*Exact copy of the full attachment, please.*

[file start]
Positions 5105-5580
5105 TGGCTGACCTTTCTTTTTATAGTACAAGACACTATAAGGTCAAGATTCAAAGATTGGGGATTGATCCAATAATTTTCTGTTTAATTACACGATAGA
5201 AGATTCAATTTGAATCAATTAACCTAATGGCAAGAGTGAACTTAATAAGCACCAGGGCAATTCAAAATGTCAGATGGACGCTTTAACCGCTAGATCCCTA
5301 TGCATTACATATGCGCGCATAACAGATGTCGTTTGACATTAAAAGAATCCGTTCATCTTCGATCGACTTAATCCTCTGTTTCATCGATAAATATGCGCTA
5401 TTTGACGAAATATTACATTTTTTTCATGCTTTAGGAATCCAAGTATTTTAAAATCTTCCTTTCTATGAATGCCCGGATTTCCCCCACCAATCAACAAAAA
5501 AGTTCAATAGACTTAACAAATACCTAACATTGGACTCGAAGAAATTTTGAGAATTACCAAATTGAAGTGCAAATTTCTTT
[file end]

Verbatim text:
Positions 5105-5580
5105 TGGCTGACCTTTCTTTTTATAGTACAAGACACTATAAGGTCAAGATTCAAAGATTGGGGATTGATCCAATAATTTTCTGTTTAATTACACGATAGA
5201 AGATTCAATTTGAATCAATTAACCTAATGGCAAGAGTGAACTTAATAAGCACCAGGGCAATTCAAAATGTCAGATGGACGCTTTAACCGCTAGATCCCTA
5301 TGCATTACATATGCGCGCATAACAGATGTCGTTTGACATTAAAAGAATCCGTTCATCTTCGATCGACTTAATCCTCTGTTTCATCGATAAATATGCGCTA
5401 TTTGACGAAATATTACATTTTTTTCATGCTTTAGGAATCCAAGTATTTTAAAATCTTCCTTTCTATGAATGCCCGGATTTCCCCCACCAATCAACAAAAA
5501 AGTTCAATAGACTTAACAAATACCTAACATTGGACTCGAAGAAATTTTGAGAATTACCAAATTGAAGTGCAAATTTCTTT